• 1 ¾ cup / 220 g all-purpose flour
  • ¼ cup / 32 g almond flour
  • 2 teaspoons baking powder
  • ¼ teaspoon kosher salt
  • 1 cup / 200 g granulated sugar
  • 2 tablespoons Meyer lemon zest, very finely grated
  • 2 large eggs, at room temperature
  • ¼ cup / 56 g unsalted butter, melted and cooled to lukewarm
  • 1 tablespoon Meyer lemon juice
  • ½ teaspoon vanilla extract
  • ¼ teaspoon lemon extract, optional

For Glaze:

  • ½ ounce / 14 g white chocolate, finely chopped
  • 6 tablespoons / 45 g powdered sugar, sifted
  • pinch fine sea salt
  • 1 tablespoon Meyer lemon juice, plus more as needed
  • teaspoon lemon extract, optional


For Biscotti:

  • Combine flour, almond flour, baking powder, and salt in a bowl and whisk until evenly combined. Set aside.
  • In a bowl, rub lemon zest with sugar until evenly distributed (this will help release the flavorful oils).
  • Place eggs in a large mixing bowl or the bowl of a stand mixer fitted with the paddle attachment. Beat on medium high speed until frothy, then add lemon-sugar mixture and continue beating until pale and thick, 2 to 3 minutes on medium-high speed.
  • Reduce mixer to low and drizzle in melted butter, followed by lemon juice, vanilla and lemon extract (if using).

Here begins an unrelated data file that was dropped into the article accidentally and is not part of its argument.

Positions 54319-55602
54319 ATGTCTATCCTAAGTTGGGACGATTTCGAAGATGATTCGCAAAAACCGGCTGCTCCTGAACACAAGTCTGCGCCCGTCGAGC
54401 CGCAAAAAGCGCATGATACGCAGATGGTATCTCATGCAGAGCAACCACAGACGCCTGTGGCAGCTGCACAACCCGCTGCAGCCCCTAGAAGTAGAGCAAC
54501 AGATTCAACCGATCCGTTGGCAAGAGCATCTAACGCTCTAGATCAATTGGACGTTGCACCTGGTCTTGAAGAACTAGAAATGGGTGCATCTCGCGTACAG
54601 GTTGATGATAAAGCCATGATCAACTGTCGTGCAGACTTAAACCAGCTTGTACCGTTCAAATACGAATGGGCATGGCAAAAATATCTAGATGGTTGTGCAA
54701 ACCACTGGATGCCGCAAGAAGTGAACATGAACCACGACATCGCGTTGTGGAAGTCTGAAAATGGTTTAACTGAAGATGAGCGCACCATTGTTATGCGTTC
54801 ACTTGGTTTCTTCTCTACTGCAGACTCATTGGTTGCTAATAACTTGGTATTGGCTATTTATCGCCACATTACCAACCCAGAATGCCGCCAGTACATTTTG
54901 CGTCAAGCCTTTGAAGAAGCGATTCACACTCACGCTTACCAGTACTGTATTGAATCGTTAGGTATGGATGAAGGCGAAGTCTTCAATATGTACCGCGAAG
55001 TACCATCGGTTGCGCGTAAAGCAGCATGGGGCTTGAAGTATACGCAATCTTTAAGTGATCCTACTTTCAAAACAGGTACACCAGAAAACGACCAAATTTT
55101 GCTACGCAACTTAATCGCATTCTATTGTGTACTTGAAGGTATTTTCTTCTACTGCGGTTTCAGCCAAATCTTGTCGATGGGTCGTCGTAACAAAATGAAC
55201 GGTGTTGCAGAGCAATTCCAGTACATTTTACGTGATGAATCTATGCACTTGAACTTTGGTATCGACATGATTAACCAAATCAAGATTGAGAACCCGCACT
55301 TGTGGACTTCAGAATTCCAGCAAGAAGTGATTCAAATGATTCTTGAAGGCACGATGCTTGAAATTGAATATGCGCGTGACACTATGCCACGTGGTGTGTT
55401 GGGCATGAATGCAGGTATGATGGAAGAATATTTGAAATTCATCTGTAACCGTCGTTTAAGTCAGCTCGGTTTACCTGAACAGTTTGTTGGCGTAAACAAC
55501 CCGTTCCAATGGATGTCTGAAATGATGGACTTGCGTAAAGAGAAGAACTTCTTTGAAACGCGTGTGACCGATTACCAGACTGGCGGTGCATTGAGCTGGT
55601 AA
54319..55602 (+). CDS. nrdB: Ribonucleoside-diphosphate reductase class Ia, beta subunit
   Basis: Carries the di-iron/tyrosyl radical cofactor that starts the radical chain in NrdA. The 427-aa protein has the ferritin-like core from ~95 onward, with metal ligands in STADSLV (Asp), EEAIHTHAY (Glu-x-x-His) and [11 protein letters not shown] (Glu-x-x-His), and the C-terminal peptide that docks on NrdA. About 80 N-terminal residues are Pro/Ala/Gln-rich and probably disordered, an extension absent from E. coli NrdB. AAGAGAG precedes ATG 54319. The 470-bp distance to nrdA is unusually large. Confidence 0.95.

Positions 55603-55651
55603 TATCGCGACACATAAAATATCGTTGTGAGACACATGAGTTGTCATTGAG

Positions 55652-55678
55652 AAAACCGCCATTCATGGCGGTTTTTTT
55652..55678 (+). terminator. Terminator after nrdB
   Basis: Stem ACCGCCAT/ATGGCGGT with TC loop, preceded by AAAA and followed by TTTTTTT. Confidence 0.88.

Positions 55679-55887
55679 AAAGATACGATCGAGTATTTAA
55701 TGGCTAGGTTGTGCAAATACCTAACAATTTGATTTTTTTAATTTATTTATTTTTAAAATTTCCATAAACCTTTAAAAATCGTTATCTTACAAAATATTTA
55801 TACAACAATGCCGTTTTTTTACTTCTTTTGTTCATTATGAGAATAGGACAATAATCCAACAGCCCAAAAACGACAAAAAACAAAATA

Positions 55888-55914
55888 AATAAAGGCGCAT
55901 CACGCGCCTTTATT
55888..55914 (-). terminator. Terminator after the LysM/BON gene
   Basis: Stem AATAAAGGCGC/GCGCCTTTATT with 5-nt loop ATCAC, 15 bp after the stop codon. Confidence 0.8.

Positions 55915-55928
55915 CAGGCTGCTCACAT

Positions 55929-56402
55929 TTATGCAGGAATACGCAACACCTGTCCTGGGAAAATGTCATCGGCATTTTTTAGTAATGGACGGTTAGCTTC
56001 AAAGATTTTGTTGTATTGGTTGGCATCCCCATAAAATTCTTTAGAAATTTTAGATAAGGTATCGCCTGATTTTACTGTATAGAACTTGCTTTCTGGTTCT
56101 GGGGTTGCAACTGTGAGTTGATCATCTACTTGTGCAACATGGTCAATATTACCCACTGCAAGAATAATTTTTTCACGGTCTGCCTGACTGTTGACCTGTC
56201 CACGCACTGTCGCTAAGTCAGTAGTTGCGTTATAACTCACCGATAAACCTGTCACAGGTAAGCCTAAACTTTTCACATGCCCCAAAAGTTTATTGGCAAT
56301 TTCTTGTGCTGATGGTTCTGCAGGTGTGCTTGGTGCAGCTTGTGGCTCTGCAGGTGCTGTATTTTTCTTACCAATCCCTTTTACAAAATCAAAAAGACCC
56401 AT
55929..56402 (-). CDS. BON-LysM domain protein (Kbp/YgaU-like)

• Sprinkle flour mixture over top and mix on low speed until almost completely incorporated. Cover and refrigerate for 30  minutes.
  • Preheat oven to 325 degrees F. Line a baking sheet with parchment paper. If you'd like, you can trace two 2-by-12-inch rectangles side by side on the back of the parchment paper as a guide. Leave about 4 inches of space between the two rectangles to allow for spreading.
  • Divide chilled dough in half and dollop bits of dough in two rows along rectangle guides; lightly flour your hands and pat dough into two 2-by-12-inch rectangles, sprinkling with flour as needed so the dough doesn't stick to your hands.
  • Bake for 25 to 30 minutes, rotating sheet half way through baking, until top is just beginning to crack and bottom is light golden brown. Remove from oven and let cool for 30 minutes.
  • Transfer biscotti to a cutting board. Using a sharp serrated knife, cut on a bias into 1/2-inch wide pieces. Lay pieces, cut side down, on baking sheet. The cookies shouldn't be touching, but can be arranged very closely together as they will not spread any further.
  • Return to oven and bake for a 10 minutes, then flip, and bake for another 10 minutes more, until crisp and light golden brown. If you want harder biscotti you can bake bake them a little bit longer. Remove from oven and let cool completely.

For Glaze:

  • Melt white chocolate in a small bowl in short bursts in the microwave at 50% power, stirring occasionally, until melted and smooth.